Today. i went out into the living room. i had never really dwelled into the living room of our houses because i knew that creature resided there. he was always there. that… thing with the mullet and the tattoos, it breathed fire in the medium of cigarette smoke, and captured innocent villagers in the form of my only mother. either way, with sword in hand, i crept into its forbidden lair. i pointed my nose everywhere, like a puppy would do at a strangers house. though this creature was responsible for my creation, i had hardly felt a bond to it. we were more like friends than family. but even more so like acquaintances than friends. we had never done anything a father and son would do, he never taught me how to bat a baseball, or drive a car, or pick up girls, or even shave. he was there to nod his head in acknowledgment, even if i had taken a life i unrightfully took.
“you made it in AP english? that’s cool mickey.” “you got your license? that’s neat mickey.” “your score was 92% on your MCATS? good job mickey.” “you ran over a baby in a stroller then reversed onto it’s mother ruthlessly? i couldn’t be prouder, mickey.”
in that living room however. deep within his throne of nonchalance, i discovered something. one of those kitchen tile tablets with a tiny handprint on there.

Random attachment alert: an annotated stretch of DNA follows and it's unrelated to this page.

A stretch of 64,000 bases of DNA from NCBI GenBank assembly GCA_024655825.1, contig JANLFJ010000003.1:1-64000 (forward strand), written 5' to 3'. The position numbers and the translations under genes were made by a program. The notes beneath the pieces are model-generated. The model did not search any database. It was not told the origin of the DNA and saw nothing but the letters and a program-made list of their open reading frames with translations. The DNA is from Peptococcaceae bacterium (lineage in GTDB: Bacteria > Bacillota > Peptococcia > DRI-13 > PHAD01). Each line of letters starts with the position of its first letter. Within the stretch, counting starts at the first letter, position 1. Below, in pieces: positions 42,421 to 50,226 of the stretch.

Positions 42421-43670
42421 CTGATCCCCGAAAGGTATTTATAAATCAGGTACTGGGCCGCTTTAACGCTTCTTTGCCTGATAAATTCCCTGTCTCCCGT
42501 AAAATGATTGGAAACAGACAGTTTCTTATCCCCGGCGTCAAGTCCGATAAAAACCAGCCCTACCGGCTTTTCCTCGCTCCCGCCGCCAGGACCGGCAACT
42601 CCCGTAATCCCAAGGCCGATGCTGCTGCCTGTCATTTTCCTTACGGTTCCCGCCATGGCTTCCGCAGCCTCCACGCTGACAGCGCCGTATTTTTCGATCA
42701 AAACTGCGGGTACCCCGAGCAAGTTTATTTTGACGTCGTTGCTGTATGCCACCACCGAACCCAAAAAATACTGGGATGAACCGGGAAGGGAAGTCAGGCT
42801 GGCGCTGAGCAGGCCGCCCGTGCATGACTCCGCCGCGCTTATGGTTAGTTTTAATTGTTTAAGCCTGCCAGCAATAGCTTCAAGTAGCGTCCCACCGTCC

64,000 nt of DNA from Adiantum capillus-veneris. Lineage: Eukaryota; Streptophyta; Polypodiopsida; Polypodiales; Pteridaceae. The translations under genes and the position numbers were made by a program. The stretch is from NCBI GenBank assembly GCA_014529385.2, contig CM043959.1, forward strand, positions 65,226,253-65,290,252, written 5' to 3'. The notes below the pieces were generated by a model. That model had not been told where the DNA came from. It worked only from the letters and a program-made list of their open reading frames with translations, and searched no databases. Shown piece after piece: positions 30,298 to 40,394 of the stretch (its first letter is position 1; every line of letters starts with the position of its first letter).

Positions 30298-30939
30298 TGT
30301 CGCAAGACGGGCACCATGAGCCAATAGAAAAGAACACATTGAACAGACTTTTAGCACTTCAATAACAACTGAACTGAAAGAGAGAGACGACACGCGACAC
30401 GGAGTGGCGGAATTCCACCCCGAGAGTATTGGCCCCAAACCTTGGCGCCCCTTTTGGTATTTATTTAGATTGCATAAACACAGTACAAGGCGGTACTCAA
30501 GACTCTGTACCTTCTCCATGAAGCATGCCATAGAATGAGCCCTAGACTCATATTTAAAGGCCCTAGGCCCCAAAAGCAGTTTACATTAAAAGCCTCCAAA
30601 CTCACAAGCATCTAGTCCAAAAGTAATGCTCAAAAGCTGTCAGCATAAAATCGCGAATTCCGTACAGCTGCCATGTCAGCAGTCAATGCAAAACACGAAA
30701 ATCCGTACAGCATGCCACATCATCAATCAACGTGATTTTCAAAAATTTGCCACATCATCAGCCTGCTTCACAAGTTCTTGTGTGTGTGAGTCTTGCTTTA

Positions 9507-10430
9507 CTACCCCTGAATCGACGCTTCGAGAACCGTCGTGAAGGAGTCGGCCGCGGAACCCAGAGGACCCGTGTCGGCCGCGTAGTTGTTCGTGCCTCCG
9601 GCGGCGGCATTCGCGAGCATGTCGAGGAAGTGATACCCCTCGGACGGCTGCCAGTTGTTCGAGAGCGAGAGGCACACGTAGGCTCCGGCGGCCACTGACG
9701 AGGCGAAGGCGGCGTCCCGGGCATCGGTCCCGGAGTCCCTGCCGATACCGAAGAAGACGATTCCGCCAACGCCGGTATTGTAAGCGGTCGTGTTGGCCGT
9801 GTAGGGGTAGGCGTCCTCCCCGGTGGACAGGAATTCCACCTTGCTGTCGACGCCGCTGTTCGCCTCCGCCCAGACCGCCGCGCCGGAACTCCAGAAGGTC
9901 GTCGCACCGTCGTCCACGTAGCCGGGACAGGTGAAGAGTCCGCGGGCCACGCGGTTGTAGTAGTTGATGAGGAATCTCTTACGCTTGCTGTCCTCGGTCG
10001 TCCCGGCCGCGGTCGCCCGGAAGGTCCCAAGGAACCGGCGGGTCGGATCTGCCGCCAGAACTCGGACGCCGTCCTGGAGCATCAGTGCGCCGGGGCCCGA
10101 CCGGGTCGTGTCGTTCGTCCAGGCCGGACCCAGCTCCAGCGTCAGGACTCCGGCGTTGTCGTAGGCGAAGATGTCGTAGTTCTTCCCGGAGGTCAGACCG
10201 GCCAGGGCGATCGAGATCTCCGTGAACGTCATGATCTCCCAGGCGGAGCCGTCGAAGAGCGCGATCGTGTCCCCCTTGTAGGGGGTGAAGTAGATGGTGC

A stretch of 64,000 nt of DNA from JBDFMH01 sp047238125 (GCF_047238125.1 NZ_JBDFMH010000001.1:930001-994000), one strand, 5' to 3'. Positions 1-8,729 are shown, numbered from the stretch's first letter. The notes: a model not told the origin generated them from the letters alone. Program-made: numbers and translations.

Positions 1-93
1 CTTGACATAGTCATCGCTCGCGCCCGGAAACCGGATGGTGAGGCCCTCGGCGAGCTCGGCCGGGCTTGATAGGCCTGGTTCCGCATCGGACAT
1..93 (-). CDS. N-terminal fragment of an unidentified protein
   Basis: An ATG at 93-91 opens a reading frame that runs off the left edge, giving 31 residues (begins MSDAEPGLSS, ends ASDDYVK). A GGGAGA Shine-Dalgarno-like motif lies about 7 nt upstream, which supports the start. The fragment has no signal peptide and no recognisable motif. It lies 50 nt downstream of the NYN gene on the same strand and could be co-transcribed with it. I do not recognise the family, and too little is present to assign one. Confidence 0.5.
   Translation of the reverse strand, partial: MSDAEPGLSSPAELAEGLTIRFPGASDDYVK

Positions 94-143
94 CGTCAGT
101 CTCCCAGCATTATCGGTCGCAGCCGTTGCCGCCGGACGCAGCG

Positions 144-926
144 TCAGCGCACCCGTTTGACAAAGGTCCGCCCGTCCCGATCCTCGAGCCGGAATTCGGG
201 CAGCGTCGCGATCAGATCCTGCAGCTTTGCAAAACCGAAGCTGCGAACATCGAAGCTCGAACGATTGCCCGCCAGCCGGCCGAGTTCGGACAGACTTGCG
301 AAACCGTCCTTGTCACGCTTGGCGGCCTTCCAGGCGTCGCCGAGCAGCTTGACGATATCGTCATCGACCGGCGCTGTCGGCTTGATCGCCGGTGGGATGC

it was in my favorite color, navy blue, and the handprint was soooo tiny. i smiled at it for a moment then tried to reminisce the schoodal whence i created this strong gesture. then i remembered, i had never done anything for him. then i wondered, if my baby brother was the one who had made it for him. i remember him not possibly being old enough to have remembered him being an outsider into our three muskateers union, yet his less than triumphant return from something was my first childhood memory… perhaps my brother was a young genius? i started to feel jealous now. i had no idea why. i snagged the tablet, and looked for a signature.
who the fuck is Dylan?! why is this kid leaving my father handprints?! and at that moment, all fourteen years of my animosity subsided and turned into regret. i could have spent those fourteen years getting to know my father again. but i was simply an idiot kid revelling in his adult splendor. i wasted fourteen years on a hatred that was only meant to be a brief exchange of hateful words. my mother waited, why couldn’t i have shown such patience? what i understood from Dylan’s handprint was this; our family doesn’t know a Dylan. adult or otherwise. Dylan’s handprint tablet was purchased at a secondhand thrift store, along with the new old looking flower vase that incidentally popped up at the same time that tablet did.
at the moment i pieced that together, is when the regret set in. the fact that he would buy a child’s handprint at a secondhand store, was enough to exemplify the mutual regret he shares. he didn’t want this to happen. but it did. not only did he lose part of his life in a prison, but he had lost a two sons. He’s the one who’d lost the most in this family boardgame. and now i’m worried it’s too late to change that… a measly fourteen years later.